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#multiplatform
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# multiplatform
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Arjan van Wieringen

02/12/2023, 3:30 PM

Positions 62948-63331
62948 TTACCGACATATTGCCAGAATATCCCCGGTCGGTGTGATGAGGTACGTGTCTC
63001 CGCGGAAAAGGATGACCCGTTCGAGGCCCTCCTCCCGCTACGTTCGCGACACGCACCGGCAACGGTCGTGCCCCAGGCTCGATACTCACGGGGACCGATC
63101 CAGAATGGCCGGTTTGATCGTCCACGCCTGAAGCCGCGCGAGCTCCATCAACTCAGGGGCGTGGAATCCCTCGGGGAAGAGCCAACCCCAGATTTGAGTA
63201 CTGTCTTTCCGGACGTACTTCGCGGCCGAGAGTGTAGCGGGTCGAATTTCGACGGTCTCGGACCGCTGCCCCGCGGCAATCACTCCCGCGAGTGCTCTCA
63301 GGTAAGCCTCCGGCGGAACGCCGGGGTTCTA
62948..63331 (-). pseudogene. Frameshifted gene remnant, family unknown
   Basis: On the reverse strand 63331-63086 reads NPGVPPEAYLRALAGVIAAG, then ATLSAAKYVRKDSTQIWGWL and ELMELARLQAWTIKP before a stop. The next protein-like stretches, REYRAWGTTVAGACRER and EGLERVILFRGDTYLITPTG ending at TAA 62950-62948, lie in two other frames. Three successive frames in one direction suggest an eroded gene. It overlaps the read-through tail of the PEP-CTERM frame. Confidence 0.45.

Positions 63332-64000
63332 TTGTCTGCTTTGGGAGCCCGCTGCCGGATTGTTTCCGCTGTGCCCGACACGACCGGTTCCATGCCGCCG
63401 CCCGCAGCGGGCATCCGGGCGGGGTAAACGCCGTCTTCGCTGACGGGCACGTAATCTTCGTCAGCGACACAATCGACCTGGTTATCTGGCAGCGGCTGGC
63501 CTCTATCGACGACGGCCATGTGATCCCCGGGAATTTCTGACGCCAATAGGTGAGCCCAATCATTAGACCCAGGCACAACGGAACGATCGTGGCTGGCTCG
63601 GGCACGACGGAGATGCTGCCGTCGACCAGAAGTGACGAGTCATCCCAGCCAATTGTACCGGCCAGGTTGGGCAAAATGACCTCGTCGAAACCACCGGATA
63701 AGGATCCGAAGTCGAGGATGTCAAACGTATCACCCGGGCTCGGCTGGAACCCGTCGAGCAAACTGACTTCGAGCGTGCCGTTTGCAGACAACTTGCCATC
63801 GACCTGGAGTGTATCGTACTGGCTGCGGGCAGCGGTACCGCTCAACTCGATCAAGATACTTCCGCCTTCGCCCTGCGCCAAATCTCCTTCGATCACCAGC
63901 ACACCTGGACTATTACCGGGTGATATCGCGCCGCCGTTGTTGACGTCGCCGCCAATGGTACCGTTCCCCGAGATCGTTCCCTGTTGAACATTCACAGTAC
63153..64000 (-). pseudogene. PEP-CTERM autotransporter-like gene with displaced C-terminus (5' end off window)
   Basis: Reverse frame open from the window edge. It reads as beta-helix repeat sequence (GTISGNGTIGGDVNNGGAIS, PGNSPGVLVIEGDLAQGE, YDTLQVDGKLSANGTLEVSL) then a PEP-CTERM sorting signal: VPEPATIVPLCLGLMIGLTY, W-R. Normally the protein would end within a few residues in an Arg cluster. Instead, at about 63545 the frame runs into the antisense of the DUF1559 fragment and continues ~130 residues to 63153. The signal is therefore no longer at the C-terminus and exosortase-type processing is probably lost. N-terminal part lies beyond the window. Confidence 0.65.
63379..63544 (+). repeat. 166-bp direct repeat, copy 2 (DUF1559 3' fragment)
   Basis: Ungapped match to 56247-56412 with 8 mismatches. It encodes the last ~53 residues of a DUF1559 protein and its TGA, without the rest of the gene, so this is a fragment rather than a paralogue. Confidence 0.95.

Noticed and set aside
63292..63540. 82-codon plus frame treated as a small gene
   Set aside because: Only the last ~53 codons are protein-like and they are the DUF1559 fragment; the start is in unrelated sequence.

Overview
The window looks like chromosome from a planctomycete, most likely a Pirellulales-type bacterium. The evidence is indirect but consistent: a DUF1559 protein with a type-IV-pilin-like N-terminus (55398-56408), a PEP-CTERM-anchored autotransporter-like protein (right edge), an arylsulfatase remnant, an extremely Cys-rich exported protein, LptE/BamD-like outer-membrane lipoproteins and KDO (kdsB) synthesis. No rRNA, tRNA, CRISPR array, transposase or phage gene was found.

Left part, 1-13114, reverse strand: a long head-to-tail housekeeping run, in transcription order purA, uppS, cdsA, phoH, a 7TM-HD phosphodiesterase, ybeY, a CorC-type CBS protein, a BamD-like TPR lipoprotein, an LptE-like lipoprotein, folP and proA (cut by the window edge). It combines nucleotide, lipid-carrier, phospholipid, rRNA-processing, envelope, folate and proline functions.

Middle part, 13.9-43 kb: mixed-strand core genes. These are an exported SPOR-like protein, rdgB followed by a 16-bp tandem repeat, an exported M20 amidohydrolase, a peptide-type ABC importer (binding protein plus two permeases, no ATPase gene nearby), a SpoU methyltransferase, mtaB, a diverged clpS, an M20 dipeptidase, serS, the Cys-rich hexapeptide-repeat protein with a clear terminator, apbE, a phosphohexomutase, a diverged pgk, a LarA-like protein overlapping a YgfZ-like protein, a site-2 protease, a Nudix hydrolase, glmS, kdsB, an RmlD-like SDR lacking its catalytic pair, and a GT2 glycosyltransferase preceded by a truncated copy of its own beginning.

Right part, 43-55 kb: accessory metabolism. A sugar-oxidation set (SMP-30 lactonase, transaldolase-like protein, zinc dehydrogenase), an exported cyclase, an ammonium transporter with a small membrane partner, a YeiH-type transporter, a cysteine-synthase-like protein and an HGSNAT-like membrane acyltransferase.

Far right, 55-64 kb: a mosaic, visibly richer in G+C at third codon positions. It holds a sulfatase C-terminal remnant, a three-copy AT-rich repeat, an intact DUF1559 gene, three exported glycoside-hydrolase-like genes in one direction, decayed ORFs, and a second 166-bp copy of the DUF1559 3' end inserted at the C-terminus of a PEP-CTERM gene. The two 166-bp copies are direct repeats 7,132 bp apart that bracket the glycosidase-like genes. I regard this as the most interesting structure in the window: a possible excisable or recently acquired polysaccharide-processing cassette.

Hey all, is the long-term plan of Jetbrains to have Kotlin Multiplatform be mainly on business logic? It says so explicitly on the KMP website. The reason I am asking is that I've been working with Kotlin for 7 years now and I love this language a lot. However, lately a friend of mine, without any programming experience starting learning to program using Udemy in 2020 in C#. For his company he made an app that works on iOS and Android. Not looking at architectural issues and what not, I was blown away by the fact that he was able to do that so easily, with 1 codebase. I've been heavily interested in Kotlin Multiplatform, and have attended the KotlinConf workshop in 2019, which was awesome, but it was rough around the edges. I've seen a lot of improvements all around, but I am struggling to see if there is currently a point where having 1 Kotlin codebase for Android + iOS app is feasible. For now: • Android = Compose obviously, so that's easy • Web = Compose for Web (not Canvas, but DOM) • Desktop = Compose for Desktop, which is awesome by the way • IOS = ... ViewModels in Kotlin and SwiftUI in Swift? Compose Multiplatform is pretty experimental, to say the least, so I would never use that in production. So that means SwiftUI? For me this is a large barrier of entry for me and also as a technology choice for a team. You'd always require Swift knowledge and that is not always readily available, especially in this market. Looking at the likes of Flutter and Maui I see that they clearly target this 1-codebase approach. I understand they have other drawbacks. But currently they have solutions that work already for a while including tooling. The fact that an inexperienced developer can get an iOS + Android app working, for internal use only, in Maui made me question actually the state of Kotlin in this regard. Compose and Coroutines and all the awesome language features make Kotlin my favorite choice, but I am struggling whether I would choose it as a technology choice for creating an Android + iOS app. What are your experiences in this regard and/or am I missing something completely? The testimonials of CashApp/Netflix/Philips (which made me smile as old Philips employee) are great of course. But those are big experienced teams with loads of knowledge and they (CashApp / Netflix at least) aren't companies I'd suspect have a lot of difficulty hiring excellent Swift engineers.